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Australian High Court strikes down first legal gay marriages

Australian High Court strikes down first legal gay marriages

Australia’s High Court has found the Australian Capital Territory’s (ACT) same-sex marriage law to be inconsistent with Australia’s national Marriage Act and thus struck it down.

The High Court made its verdict on the legality of the first same-sex marriages in Australia known earlier today.

‘The High Court decided unanimously that the Marriage Equality (Same Sex) Act 2013, enacted by the Legislative Assembly for the Australian Capital Territory, cannot operate concurrently with the federal Marriage Act 1961,’ the justices wrote in a summary of their judgement.

However campaigners for marriage equality are pleased that the court found that same-sex marriages would be constitutionally legal marriages if not for the ban on same-sex marriage in the Marriage Act.

‘The Court held that the federal Parliament has power under the Australian Constitution to legislate with respect to same sex marriage, and that under the Constitution and federal law as it now stands, whether same sex marriage should be provided for by law is a matter for the federal Parliament,’ the justices wrote.

‘The Court held that "marriage" in … the Constitution refers to a consensual union formed between natural persons in accordance with legally prescribed requirements which is not only a union the law recognizes as intended to endure and be terminable only in accordance with law but also a union to which the law accords a status affecting and defining mutual rights and obligations. "Marriage" … includes a marriage between persons of the same sex.’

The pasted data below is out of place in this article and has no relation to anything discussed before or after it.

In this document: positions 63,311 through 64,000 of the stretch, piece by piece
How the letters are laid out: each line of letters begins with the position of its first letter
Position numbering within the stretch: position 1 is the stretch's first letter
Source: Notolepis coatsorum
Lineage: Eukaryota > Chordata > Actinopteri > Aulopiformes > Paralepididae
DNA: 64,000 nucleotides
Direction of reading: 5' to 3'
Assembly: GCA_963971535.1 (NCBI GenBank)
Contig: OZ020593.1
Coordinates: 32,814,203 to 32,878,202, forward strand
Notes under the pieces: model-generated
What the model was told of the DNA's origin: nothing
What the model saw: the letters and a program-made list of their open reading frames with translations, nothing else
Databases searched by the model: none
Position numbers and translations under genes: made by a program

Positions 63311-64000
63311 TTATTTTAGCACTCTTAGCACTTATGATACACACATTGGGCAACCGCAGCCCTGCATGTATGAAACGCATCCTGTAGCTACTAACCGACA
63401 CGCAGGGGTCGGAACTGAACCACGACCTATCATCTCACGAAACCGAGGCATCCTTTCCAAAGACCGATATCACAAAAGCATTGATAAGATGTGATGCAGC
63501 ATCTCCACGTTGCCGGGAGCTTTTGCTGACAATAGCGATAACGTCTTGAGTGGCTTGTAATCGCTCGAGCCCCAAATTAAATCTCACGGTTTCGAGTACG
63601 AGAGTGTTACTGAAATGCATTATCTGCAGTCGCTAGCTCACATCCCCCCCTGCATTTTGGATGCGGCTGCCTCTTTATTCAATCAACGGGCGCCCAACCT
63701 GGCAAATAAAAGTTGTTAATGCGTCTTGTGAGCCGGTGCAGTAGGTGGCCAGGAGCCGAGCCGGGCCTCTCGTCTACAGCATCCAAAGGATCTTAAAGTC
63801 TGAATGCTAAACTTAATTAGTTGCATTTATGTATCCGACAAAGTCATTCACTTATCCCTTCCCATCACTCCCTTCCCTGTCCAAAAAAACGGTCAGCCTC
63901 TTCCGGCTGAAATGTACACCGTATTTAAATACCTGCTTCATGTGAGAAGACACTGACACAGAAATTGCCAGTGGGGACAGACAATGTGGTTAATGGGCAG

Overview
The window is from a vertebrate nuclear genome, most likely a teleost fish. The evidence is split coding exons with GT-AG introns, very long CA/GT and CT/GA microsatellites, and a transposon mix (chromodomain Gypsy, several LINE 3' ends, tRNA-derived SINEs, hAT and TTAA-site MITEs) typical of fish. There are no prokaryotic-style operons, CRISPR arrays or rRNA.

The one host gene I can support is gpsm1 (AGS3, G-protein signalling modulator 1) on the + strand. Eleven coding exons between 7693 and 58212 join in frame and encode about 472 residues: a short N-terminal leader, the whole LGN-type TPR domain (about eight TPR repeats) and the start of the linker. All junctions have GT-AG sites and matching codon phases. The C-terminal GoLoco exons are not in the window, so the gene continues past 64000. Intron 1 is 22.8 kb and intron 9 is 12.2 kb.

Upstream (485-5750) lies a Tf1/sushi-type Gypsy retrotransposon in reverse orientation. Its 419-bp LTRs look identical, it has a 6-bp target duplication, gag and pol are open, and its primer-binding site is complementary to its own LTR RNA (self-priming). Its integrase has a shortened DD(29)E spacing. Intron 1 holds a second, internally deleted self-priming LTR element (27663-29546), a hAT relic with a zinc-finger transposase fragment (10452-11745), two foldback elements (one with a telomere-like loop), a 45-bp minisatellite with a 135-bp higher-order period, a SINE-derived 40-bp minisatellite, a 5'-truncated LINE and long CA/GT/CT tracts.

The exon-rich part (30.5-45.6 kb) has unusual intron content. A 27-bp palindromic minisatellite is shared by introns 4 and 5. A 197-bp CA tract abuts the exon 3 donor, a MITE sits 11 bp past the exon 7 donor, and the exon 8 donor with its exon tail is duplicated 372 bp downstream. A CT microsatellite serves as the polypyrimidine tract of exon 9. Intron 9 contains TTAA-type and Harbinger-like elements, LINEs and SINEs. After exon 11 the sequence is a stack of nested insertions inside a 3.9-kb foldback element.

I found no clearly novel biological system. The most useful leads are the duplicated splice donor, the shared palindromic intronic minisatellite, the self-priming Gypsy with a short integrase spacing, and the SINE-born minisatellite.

Only 27 couples were able to marry in the brief 5 day window provided by the court.

Australian Marriage Equality (AME) deputy director Ivan Hinton and husband Chris Teoh were one of those couples and earlier today Hinton told GSN he had been ‘gutted’ by the court’s decision.

‘It has taken a toll on the couples who, in only days, have celebrated the heights of joy and love to only have their legal status quashed by technicalities,’ Hinton said.

‘I love Chris with all my heart and the High Court decision does nothing for our very public commitments we have made. To us, to my family and community we are very married.’

However Hinton was still hopeful the court would find a state-level same-sex marriage law to be legal if it was worded differently than the ACT law.

‘The High Court has left the door open for state-based same-sex marriage laws as they are drafted in New South Wales, Tasmania, South Australia and Western Australia,’ Hinton said.

‘This should give us, amongst thousands of Australians looking for dignity and inclusion hope that the fight goes on.’

The news comes just a day after a cross-party working group on same-sex marriage was launched in the Australian Parliament, which includes senators from all of the Parliament’s main political factions.